Original title: "intense clash" in the high seas near Normandy! Scallops: blame me?
Some time ago, British and French fishermen staged a major battle on the high seas, under the siege of dozens of French fishing boats, British fishing boats were driven out of the Sene Bay waters of Normandy. To this end, the British fishermen asked the navy to send warships to protect them.
The fuse of dispute is actually scallop.
Scallops: blame me?
British and French "scallop war", for what?
On the same day, 22 kilometers from Normandy, France, the British and French fishing boats collided fiercely, about 35 French fishing boats surrounded by five British fishing boats.
At that time, in the face of the British fishermen, the French fishermen asked the other side to stop operations, the two sides subsequently quarreled, and gradually evolved into stone-throwing attacks, but did not cause injury to personnel or damage to equipment.
In the end, the British fishermen, who were very thin, left the sea after being surrounded.
Why did they stick up?
It is understood that the scallop production is abundant, and fishing boats are often caught here. However, the provisions of the "fishing ban" period between Britain and France are quite different.
French fishermen can only catch scallops from October 1st to May 15th of each year.
However, British fishermen are not subject to this rule and allow for year-round fishing.
The original rule is different, triggering scallop contention. So, that's what happened.
The negotiations between the British and French governments have been fruitless since then.
Despite two consultations and negotiations between the two governments last week, the current solution is still not satisfactory to both sides, and the scallop war is likely to break out at any time in the future. A few days ago, CCTV reporters visited Brickham, a small town in the UK fishing port, and found that scallop products in batches are rare there.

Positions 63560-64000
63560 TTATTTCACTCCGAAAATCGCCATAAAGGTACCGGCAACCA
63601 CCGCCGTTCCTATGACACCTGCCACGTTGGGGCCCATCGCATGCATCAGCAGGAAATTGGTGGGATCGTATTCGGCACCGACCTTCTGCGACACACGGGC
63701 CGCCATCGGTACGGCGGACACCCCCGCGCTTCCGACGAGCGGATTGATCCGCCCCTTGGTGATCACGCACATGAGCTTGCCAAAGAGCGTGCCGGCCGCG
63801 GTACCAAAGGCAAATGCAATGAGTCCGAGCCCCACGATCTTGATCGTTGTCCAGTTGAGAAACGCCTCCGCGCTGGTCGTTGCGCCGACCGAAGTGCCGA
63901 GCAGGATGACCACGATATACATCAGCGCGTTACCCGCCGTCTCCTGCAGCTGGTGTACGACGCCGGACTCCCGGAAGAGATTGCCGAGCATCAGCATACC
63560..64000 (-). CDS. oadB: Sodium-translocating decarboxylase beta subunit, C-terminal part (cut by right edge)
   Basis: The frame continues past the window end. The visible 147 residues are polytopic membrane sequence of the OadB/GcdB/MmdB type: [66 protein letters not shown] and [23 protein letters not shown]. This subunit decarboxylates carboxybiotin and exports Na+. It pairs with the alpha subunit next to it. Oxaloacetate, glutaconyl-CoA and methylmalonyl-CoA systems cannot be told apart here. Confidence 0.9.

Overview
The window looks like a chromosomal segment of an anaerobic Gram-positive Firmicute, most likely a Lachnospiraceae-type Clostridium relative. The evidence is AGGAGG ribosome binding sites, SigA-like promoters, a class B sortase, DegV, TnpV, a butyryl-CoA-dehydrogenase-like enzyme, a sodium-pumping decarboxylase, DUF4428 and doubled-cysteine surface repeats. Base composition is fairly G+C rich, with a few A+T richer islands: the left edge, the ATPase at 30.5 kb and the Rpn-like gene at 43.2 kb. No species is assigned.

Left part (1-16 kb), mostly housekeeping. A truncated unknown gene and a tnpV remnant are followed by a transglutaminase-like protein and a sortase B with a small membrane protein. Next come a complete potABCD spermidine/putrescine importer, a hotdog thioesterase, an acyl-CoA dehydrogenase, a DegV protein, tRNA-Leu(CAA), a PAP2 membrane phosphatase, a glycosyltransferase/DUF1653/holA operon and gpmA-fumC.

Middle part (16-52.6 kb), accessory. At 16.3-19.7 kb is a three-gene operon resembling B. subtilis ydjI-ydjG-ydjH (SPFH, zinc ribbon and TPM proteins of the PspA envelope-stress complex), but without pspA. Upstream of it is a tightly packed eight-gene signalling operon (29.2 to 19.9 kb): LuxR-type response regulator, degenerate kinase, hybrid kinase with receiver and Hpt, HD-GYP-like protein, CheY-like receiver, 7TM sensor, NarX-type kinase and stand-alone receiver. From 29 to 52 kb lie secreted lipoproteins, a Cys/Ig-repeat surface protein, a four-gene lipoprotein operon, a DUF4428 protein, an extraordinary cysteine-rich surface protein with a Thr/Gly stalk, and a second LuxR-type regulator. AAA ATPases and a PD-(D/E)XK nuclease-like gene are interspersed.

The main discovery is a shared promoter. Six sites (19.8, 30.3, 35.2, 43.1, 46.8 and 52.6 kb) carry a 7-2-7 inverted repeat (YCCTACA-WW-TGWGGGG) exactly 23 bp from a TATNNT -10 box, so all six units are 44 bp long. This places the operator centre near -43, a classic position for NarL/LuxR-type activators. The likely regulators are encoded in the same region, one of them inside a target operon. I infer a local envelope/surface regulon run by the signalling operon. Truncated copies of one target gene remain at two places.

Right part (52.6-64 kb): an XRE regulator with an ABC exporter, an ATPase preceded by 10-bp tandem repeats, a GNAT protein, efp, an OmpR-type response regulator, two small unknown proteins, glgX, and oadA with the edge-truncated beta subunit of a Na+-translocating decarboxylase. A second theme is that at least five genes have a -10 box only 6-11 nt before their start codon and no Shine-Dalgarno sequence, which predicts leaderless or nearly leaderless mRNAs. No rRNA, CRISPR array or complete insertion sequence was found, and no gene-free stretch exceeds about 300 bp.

Anglo-French fishermen are confronted with the same fishery resources, but the mode of operation and organization are quite different. French fishermen rely on trade associations and trade unions, and can quickly organize defensive camps of dozens of ships whenever they compete with their British counterparts, while British fishermen mostly rely on home canoeing. If there is a fishery dispute, it will be at a disadvantage.
TONY, BRICKTHOM FISHERMAN, UK: The French have always attached great importance to protecting their fishery resources, not only the French government, but also the fishermen. They have strong union organizations to support them. In our country, fishermen are not organized. Every ship is self-employed.
Worries behind the scallop wars in Britain and France
Local fishermen say the scallop wars will happen every year. This year coincides with the year of Europe, and no agreement has been reached between Britain and France.
More complicated, Britain's departure from the EU would also mean withdrawal from the EU's Common Fisheries Policy Framework, requiring renegotiation of fishing quotas with the EU. Whether the relevant agreements can be reached or not, the actual operation may lead to further escalation of Fisheries disputes between Britain and its maritime neighbors, especially France.
Fishermen worry that scallops are just the tip of the iceberg in the fisheries conflict between Britain and the EU countries. If the negotiations are not fruitful, no agreement to leave the EU will not guarantee that British fishermen will automatically acquire the autonomy of the fisheries before joining the EU, and will not be able to effectively prevent the frequent explosion of foreign Fisheries conflicts such as "scallop dispute". Hair.
Actually, scallops also want to say.
Source: CCTV Finance
Editor in chief: Yu Pengfei
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